Because I work with a large range of athletes, from pros and top age groupers to people buying their first road or tri bike, I thought a bit of perspective on positioning might be helpful as there is a lot of often contradictory information about proper positioning and fit technicians out there.
Many industry triathlon and cycling people advocate aggressive forward and low positions. This can work quite well for some riders. However, it does not work well for everyone and many riders simply do not have the mileage and riding experience, core strength, or range of motion in their body to be able to hold this position. In other cases there are medical reasons (sciatica, for example) or injuries that often do not make a real forward and low position a smart decision either. Regardless of whether you are a first-timer or can turn a sub-nine hour Ironman, you should not base your riding position purely upon the positions that a pro athlete or editor of a magazine or web site is able to ride successfully. What works best for them doesn’t work best for everyone.
Just because someone has their arm pads or handlebars only a few centimeters below their saddle height, it does not necessarily mean that they are set-up poorly or inefficiently for what their body and conditioning are currently capable of and for the courses they race on. I’ve had more than a few people who had been riding their bikes set-up with low (arm pads/bars 10-17cm below the top of saddle) that they simply could not hold. These riders usually had back and neck pain and (in some severe cases) found themselves crashing when trying to ride in the aerobars. In many cases, the only position they could ride comfortably and confidently in was with their hands resting on the top of the armpads (which certainly isn’t very aerodynamic). Based upon principles of biomechanics and flexibility, I often change many aspects of these rider’s position. Often this we raise some rider’s armpads so that the rider is able to comfortably and efficiently rest in the aerobars without pain because they are within their range of motion and strength capabilities. They also gain more confidence in the aerobars as their weight becomes more evenly distributed on the bike for their level of experience and the events they are participating in. This greatly helps their efficiency as the aero position is only aero if you can hold it and you are on two wheels…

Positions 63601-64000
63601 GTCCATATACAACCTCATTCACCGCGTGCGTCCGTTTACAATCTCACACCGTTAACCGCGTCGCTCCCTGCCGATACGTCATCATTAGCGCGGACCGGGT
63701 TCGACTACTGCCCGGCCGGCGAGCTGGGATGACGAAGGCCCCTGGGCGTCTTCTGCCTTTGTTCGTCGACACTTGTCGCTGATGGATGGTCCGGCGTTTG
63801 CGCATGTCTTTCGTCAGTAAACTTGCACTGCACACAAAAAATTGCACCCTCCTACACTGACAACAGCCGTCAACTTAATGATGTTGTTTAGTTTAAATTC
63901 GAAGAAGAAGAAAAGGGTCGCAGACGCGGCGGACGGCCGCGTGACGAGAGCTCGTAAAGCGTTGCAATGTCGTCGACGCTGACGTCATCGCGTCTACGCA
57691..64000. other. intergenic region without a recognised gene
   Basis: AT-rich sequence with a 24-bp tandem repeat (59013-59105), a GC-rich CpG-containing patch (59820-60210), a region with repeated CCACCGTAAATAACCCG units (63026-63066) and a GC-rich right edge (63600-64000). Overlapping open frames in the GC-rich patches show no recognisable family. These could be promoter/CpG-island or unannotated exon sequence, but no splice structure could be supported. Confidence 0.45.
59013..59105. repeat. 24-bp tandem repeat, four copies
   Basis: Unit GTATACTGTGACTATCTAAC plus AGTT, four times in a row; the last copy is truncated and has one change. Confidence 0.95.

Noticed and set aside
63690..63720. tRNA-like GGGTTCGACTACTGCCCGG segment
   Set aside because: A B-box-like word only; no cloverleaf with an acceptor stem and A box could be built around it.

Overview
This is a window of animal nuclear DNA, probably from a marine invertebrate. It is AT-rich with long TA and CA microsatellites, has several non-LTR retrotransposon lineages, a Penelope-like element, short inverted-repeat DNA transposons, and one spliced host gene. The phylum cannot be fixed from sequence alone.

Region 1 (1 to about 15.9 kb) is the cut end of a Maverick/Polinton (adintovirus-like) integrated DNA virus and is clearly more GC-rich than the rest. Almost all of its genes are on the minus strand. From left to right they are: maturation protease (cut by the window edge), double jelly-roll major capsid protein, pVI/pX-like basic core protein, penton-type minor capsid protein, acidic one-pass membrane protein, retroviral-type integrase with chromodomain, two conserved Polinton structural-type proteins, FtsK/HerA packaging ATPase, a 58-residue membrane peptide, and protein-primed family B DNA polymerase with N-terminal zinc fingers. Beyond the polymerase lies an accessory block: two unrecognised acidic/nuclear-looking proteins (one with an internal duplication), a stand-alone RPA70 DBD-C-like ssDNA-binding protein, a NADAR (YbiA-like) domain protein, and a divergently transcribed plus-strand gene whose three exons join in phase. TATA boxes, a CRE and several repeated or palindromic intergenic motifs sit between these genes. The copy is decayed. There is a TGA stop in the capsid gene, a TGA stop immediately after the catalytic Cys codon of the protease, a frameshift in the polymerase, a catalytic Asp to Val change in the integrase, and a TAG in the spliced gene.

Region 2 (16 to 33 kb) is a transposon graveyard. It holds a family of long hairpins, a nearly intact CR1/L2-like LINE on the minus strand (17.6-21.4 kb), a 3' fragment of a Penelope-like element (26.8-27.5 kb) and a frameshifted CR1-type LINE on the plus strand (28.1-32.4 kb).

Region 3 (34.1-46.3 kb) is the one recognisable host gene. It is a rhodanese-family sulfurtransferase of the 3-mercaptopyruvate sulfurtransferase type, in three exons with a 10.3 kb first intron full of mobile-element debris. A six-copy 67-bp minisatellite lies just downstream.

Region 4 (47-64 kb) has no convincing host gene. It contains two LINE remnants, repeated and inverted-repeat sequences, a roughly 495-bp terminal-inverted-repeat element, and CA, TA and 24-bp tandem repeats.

So what position should you be riding? I can’t make an accurate recommendation without seeing you. However, I can offer some insight into how to find someone to help you out. The first is to ask questions and make sure they understand the big picture. For example, two very important principles that many fitters and fit systems do not pay much attention to, or always have a very good understanding of, are how your range-of-motion/flexibility and core strength/cycling muscle development effects positioning. If a rider has only 55 degrees of motion in their hip flexor(s) and can not touch their toes, how are they ever going to hold and ride efficiently with the bars 10-15cm below the top of their saddle? Such a position will almost certainly cause them back pain and cause excessive pelvic rock which can be both inefficient and can contribute to repetitive use injuries as well. Common sense says that if your body can’t go that low off the bike, it probably isn’t going to go much lower on the bike. Find out if your prospective fitter understands this or not.
One of the most important things for a good fitter to understand is that every rider is unique and everything is related. Based upon the type of competition they will be involved in, their body’s capabilities and structure, I set some folks up 10-15cm below the top of the saddle, some 1-9cm below and a few with short humerus bones and acute comfort issues end up with their saddle even with their bars. With time and work on the athlete’s part, they might be able to move towards a lower position as they gain flexibility and strength or an injury heals. But in the meantime, you have to go with where you are at now. While lower might be faster for some, it most certainly is not for others.
Humans and their riding positions are dynamic. This is why computer and “tradition based” fit formulas do not work consistently. The best way to be positioned properly is to search-out, find and travel to someone that understands fits with a rider first approach that takes your individual needs directly into account. If a qualified technician places you in a more upright position or further back than what many advocate, realize that they probably did so for reasons beyond just aerodynamics (which is only one variable of many in positioning) and, depending upon your situation, you can be faster and more comfortable because of it. Also realize that, with work on strength and flexibility, as well as just putting in the miles, many riders can achieve a more aggressive position with time as their bodies adjust and strengthen. Because of this dynamic element to human existence, having your position readdressed at least once a season (especially if notable changes in mileage, an injury, or increased strength work and flexibility have occurred) is recommended.
In the end, there is not one position that works best for everyone. However, there are technicians that can help just about everyone. The better the technician understands the principals of biomechanics and skeletal structure/alignment, how well they interview and listen to the individual rider, and the better they understand the bike(s), technology and events/rides the rider is involved with, the better your position will be and the faster you will ride in comfort.